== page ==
Name of organisation
Stavanger Kvikktest/Agile Piloting – ‘Pick-me-up’
Stavanger East / Storhaug, Norway
Type of organisation
Digital Technology, collaborative short food supply chain
What is “Pick-me-up” Stavanger?
Pick-me-up is part of larger project called Healthy Liveable Neighborhoods in which the cities of Stavanger (Norway), Helsinki (Finland), Vantaa (Finland), Kristiansand (Norway) and Copenhagen (Denmark) participate. Pick me up is the Stavanger-pilot of the project.
Pick-me-up aims to make local food more accessible to consumers in the Storhaug neighborhood in Stavanger. The initiative involves the use of digital technologies to create new marketplaces that reduce the distance between local food producers and consumers. The objective is to a) strengthen the position of local food producers and b) bring a larger variety of sustainable local products to the market.
Who does “Pick-me-Up” work with and how do they do it?
The project was initiated by City of Stavanger, who organised an open innovation competition whereby potential suppliers were invited to come up with a solution based on a specific challenge: ‘Bridging the gap between local producers and consumers’. Two suppliers (Reveel and Co-creators) were chosen to collaborate on a solution and received a grant to develop ‘pick me up’ together with their partners.
Pick-me-up is carried out as an agile pilot project, so it is highly development oriented, with a focus on testing, learning, trial and error and optimisation. It has been tested in the Storhaug district of Stavanger which is located just southeast of the city centre and has a growing food district. The neighborhood is home to around 17 000 people.
With oversight from City of Stavanger, Reveel and Co-creators have operational responsibility for the project and lead the innovation process. The two actors are working on the challenge together. Co-Creators explore the most suitable pickup points for local products and create awareness among people about the impact of their daily choices. They also seek to identify the challenges associated with selling/buying local food and to create new synergies and new local food business opportunities. Reveel, in turn, makes local food products available for consumers in a safe and accessible way. By combining Reveel’s business model and technology with Co-Creators’ service design approach, the aim is to tackle the barriers of selling and buying local food in the area.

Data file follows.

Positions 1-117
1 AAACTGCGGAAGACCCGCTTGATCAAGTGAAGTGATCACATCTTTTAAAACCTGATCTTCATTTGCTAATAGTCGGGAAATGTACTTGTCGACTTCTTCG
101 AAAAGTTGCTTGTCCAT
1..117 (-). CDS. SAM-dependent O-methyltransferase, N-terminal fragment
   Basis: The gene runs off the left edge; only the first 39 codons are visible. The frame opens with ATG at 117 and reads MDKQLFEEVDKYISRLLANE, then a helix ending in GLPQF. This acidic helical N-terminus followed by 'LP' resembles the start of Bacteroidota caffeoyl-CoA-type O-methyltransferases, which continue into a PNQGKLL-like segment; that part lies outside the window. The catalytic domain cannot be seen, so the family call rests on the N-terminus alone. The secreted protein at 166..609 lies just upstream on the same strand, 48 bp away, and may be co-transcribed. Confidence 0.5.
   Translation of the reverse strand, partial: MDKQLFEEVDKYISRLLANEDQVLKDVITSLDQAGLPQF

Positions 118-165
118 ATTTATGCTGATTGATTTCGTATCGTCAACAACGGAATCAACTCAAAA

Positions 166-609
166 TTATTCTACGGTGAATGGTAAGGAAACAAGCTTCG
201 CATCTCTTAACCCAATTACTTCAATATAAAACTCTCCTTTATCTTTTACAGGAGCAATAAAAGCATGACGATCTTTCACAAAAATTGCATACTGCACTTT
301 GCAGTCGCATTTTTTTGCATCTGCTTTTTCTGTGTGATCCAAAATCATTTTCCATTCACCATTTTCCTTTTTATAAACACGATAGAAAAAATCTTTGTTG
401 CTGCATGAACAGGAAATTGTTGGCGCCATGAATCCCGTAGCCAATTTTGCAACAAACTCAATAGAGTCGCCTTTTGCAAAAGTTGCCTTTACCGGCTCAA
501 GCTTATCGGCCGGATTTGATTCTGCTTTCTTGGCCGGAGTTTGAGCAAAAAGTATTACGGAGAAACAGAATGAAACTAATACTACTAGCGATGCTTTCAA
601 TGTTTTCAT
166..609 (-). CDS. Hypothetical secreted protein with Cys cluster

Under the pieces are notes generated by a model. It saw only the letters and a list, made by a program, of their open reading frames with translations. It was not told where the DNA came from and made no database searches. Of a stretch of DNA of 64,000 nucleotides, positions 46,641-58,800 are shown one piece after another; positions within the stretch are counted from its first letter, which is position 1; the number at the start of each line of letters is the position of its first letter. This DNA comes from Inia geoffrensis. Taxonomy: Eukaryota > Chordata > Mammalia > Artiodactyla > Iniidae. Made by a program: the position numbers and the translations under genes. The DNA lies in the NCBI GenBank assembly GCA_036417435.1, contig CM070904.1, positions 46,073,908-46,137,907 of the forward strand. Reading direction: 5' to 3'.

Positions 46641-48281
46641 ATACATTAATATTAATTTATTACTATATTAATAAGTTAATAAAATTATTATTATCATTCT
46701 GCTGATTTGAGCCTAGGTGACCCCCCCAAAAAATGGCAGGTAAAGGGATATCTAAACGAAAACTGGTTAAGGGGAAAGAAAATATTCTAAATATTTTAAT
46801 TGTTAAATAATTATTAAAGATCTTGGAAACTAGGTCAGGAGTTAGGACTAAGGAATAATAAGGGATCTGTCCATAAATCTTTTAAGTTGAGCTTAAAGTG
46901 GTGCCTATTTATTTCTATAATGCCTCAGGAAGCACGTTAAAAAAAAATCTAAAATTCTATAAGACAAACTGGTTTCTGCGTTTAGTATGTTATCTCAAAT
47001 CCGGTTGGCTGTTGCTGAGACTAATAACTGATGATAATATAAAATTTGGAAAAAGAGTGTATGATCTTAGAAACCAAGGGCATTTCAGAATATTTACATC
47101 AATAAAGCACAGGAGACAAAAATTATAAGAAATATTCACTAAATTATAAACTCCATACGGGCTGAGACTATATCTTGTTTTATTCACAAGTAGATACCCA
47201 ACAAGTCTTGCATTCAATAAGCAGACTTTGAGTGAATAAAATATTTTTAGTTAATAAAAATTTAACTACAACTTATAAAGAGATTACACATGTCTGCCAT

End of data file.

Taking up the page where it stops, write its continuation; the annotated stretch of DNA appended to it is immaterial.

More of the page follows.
Local Safari, Brimse Gaard and Ryfylkehage are also engaged as sub-suppliers; these actors are private companies, local food producers and farmers.
Other actors supporting the overarching ‘Healthy Liveable Neighbourhoods’ project include: Forum Virium Helsinki, City of Stavanger, Nordic Innovation and Nordic Smart City Network.
Some key advantage with the way the initiative is organised is:
- The complete value chain is involved in the project
- Partners are specialised and contribute with their expertise on certain areas like marketing, digital solution, food (including issues concerning preservation, demands, etc.)
- The agile pilot allows for higher risks than what would usually be the case when it comes to public expenditure
- The testing/development orientation of the project implies a high degree of documentation and learning
What are the project’s main challenges?
The project holder (City of Stavanger) has limited control and decision-making power on a day-to-day basis within the project.
Additionally, while the project is creating new opportunities and collaborations, it is uncertain what will happen with the pick-up service when the project and pilot funding ends. This is a challenge to be addressed over the course of the project.
What are the priorities for the Pick –me up Project?
The project has also revealed a number of areas that could be addressed to strengthen the market position for local small-scale farmers. These include: availability of local food; closer collaboration with restaurants in the region; increased awareness of how small-scale farmers operate in terms of seasonal variations, production capacity, etc..
The initiative seeks to have positive economic and social impacts for farmers and citizens alike. The farmers involved in this initiative add value to their product and control the entire process, from production to sale, with the exception of slaughter. Similarly, consumers have access to quality products in a short food supply chain, which they can buy at a reasonable cost given the absence of intermediaries.
The beneficiaries of the collective catering service also have access to quality products from the region. The workshop is thus part of a global approach to ensure education and healthy, quality food for all.